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‘The Souvenir Museum’: Elizabeth McCracken’s Story Collection Is a Tour of Loneliness, Loss, and Love

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Elizabeth McCracken
Edward Carey
Elizabeth McCracken

Families play a big part in Elizabeth McCracken’s latest story collection, The Souvenir Museum.

Mothers pine for lost children and try to recover broken bonds in unlikely but unforgettable ways. Sons and daughters negotiate ways to endure the families they are born or brought into.

In every single one of these twelve stories, everyone experiences some kind of loss as they journey closer to enduring love.

Highlights from the interview

On the characters of Jack and Sadie

I made them up. I'm so delighted to hear you say that they seem real partly because I had never written connected short stories before, and it's always been my feeling that one of the big differences between short stories and novels is sort of the shape and size of the character. So it was interesting thinking about character in a form or forms. It was sort of halfway between the two of them because they do feel much more dimensional to me than the characters of mine.

I feel like I was sort of getting to know them on the fly while I was writing those stories, I wrote them pretty quickly, all five of them, and then revised them together. I'm married to an English person. I'm married to another writer whose name is Edward Carey.

We are really in no way these characters, but they take the same vacations that we do and a lot of events and trips that I ended up using. I was sort of surprised by how different... they're not emotionally autobiographical at all, but several of the stories are quite factually autobiographical, if that makes sense.

On the character of Jack being a ventriloquist

I just really liked ventriloquism, and it delighted me to take a character I hadn't planned to make into a ventriloquist or an amateur or aspiring ventriloquist.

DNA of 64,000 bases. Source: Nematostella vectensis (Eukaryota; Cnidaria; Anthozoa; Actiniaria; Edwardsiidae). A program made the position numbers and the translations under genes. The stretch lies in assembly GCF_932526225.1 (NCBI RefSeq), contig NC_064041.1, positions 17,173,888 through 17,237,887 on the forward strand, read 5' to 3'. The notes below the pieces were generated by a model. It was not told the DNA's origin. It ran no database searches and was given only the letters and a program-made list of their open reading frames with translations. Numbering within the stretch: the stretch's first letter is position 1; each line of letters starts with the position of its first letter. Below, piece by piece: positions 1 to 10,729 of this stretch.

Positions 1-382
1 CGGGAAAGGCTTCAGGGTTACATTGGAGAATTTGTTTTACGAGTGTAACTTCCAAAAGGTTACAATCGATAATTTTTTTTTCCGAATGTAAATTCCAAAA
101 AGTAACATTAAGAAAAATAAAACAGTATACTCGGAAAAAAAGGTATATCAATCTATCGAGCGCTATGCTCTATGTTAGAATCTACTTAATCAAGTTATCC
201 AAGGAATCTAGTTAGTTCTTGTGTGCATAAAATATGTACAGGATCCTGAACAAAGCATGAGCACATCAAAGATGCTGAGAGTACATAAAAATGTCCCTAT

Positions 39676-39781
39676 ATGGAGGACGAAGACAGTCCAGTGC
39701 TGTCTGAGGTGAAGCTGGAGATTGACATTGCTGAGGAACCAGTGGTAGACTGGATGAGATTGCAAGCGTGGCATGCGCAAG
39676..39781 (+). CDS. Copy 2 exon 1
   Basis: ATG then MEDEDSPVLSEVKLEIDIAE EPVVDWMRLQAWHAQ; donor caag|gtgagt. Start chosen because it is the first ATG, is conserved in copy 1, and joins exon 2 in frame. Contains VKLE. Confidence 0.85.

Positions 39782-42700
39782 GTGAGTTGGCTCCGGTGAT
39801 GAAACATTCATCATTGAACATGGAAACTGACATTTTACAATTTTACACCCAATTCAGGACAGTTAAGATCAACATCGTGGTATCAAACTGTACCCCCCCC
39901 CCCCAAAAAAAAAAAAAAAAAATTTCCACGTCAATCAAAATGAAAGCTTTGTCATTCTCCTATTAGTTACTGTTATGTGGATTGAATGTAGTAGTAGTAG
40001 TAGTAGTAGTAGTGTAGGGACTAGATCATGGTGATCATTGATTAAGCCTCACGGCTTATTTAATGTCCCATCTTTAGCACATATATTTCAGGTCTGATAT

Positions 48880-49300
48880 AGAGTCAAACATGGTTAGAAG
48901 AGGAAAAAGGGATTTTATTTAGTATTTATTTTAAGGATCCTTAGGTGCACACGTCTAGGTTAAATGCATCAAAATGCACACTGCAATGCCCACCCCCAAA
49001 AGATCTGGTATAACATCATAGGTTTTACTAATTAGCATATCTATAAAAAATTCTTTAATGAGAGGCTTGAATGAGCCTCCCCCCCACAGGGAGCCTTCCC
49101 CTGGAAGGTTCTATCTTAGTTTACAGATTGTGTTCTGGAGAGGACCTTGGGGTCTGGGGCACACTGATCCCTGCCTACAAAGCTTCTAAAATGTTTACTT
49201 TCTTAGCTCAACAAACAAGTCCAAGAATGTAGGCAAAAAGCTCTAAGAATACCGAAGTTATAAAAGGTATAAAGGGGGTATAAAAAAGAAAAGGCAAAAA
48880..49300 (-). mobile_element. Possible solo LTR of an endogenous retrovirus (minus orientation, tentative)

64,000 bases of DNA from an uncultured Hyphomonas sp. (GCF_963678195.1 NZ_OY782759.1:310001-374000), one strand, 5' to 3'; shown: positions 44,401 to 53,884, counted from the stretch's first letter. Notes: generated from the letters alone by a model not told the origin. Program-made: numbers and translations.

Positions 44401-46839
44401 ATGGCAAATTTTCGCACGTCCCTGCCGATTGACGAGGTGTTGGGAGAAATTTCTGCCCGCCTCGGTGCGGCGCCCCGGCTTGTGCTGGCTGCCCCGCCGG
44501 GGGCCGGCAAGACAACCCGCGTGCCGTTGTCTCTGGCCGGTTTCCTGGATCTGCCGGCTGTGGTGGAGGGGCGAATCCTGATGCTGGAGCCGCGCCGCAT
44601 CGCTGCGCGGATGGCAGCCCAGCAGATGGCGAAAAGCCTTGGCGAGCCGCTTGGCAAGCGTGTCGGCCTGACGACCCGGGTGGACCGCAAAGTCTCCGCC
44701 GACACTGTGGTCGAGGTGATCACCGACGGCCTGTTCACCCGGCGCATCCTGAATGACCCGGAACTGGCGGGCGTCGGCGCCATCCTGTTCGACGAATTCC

That is sadly how many of the decisions in my short story process are made is that I think this would just be really fun to write about ventriloquism and dummies and to think about them and think about the ways in which there's something joyful about them and something deeply upsetting about artificial people, and sort of upsetting about performers who are making terrible and mean jokes and pretending they're not by blaming the dummy at the end of their arm.

On making the decision to write one of the stories in the story collection in first-person point-of-view

I don't instantly know the answer to it. I do feel like sometimes when you listen to interviews, people go, "That's such a good question," and then they give an answer and you think, "You didn't think that was a good question. We already knew the answer to it. You weren't surprised by that at all." I think it might be partly... I mean, all of the short stories that I wrote, or most of them, when I was in my twenties were first-person. And I wonder if there's a relationship to that. I used to be primarily... I shouldn't say I used to be primarily a first-person writer.

I used to write primarily in the first-person and my first book of stories was all first-person. There was one third-person. And then my first two novels were both first-person and I'm writing for something first-person now for the first time in a really long time. I'm not exactly sure what I'm trying to get at when I switch narrators or what the difference in the effect is. I can't imagine, I certainly know the characters in a different way when I write first-person or third-person. I probably know the characters when I'm writing third-person better than I do my first-person narrators.

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Yvette Benavides can be reached at bookpublic@tpr.org.